Stopping kernel updates on Ubuntu

September 30, 2010

Suppose that you run production machines, where you don't want to have to reboot things without a bunch of advance planning (or a serious emergency). One of the things you want to do on such a system is block kernel updates. On dpkg-based systems, this is called holding a package.

(One way to do it, the one I use, is 'echo pkgname hold | dpkg --set-selections'. 'dpkg --get-selections | fgrep hold' can then be used to list held packages.)

In order to block all Ubuntu kernel updates, you have to remember that Ubuntu does two sorts of kernel updates:

  • entirely new kernel packages (with the new kernel version in their names).

    As new packages these aren't seen as upgrades to anything already installed on your system, so Ubuntu updates the kernel meta-packages to require the new kernel packages. Holding the meta-packages blocks any chance that these new kernel packages will get pulled in by a routine update.

    In theory 'apt-get -u upgrade' won't install new packages, even dependencies of upgrades of existing packages (you have to use dist-upgrade instead). In practice I'm not sure that I trust that to happen all of the time; holding the meta-packages is harmless and makes sure.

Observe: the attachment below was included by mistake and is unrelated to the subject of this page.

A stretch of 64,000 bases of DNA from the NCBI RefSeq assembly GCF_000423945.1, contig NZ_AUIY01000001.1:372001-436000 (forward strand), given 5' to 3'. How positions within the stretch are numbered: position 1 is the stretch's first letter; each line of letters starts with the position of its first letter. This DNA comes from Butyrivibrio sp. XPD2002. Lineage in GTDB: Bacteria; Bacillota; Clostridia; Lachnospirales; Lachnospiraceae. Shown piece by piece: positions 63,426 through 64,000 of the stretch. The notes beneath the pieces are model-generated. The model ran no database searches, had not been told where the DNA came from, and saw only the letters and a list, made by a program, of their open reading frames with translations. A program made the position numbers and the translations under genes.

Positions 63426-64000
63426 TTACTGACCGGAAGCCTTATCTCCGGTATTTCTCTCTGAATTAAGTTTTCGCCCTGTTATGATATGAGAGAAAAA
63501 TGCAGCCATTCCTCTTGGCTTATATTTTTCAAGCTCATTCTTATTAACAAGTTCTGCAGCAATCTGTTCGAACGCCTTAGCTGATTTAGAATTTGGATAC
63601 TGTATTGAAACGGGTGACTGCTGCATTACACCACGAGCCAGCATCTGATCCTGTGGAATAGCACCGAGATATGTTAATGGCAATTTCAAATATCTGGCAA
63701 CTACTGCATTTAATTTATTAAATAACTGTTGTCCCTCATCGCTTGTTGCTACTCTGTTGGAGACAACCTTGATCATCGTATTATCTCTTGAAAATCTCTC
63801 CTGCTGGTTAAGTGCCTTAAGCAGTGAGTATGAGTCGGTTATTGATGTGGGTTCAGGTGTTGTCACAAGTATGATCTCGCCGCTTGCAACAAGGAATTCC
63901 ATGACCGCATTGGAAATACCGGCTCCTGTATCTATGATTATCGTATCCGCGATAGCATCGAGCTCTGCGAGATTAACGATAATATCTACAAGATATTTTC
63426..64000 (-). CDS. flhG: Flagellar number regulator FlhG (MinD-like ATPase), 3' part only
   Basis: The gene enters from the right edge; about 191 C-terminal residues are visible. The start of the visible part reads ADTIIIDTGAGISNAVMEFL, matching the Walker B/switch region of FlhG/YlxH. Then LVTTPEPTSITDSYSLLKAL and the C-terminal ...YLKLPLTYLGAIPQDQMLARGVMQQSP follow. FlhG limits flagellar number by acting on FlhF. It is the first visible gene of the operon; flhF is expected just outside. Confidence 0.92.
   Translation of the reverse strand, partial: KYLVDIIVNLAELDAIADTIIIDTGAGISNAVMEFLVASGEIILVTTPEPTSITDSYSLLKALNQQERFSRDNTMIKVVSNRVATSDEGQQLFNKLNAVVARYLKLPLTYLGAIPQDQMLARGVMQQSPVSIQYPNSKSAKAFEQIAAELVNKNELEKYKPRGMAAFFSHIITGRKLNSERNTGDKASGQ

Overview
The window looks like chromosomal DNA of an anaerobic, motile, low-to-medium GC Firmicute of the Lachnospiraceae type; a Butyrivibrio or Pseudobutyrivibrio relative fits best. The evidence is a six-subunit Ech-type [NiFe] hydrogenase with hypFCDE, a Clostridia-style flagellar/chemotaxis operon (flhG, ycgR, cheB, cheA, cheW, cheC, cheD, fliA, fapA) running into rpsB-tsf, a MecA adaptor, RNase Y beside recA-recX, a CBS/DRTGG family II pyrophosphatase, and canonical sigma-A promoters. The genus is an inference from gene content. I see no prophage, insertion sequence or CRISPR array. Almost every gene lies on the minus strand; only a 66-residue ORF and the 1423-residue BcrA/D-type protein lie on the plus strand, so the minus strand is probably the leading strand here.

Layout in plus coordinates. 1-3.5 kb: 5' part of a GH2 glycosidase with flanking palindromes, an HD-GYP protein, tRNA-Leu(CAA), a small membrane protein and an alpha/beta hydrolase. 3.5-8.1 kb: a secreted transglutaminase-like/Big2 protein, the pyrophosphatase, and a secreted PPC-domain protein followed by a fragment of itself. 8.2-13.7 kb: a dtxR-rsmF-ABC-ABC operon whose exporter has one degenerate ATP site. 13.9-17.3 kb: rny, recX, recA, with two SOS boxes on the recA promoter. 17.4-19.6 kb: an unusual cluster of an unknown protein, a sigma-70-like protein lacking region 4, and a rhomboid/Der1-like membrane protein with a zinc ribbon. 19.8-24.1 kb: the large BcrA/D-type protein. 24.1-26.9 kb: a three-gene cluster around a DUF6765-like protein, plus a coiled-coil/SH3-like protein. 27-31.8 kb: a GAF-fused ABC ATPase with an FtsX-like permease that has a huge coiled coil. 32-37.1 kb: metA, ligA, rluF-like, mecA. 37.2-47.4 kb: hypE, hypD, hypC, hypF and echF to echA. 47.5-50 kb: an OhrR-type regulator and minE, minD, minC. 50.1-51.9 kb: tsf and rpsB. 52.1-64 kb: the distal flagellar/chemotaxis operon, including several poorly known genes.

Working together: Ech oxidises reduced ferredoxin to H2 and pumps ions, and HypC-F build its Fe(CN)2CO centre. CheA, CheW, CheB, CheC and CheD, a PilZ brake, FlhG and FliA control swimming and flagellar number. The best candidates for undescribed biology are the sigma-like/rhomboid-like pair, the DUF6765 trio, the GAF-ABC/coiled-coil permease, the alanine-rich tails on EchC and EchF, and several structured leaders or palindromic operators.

(Ubuntu appears to update only the meta-packages from time to time, but since the meta-package contains basically nothing, not updating it seems harmless.)

  • 'minor' point releases of existing kernel packages.

    As point releases of an already installed package, these are update candidates on their own (without a meta-package update to go with them), so you have to hold all of the existing kernel packages to block them. This means that you have to remember to apply a hold to any new kernel package that gets installed as a result of updating the meta-packages.

    (If you don't care about older kernel packages, you can either leave them un-held or just remove them.)

The way we explicitly upgrade held packages is to use 'apt-get install ...'. There is probably a better command line way, but this one works for us.

(Please do not suggest aptitude. Aptitude's command line interface makes me want to strangle people; it is about five times too clever.)

Written on 30 September 2010.
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Last modified: Thu Sep 30 18:45:05 2010
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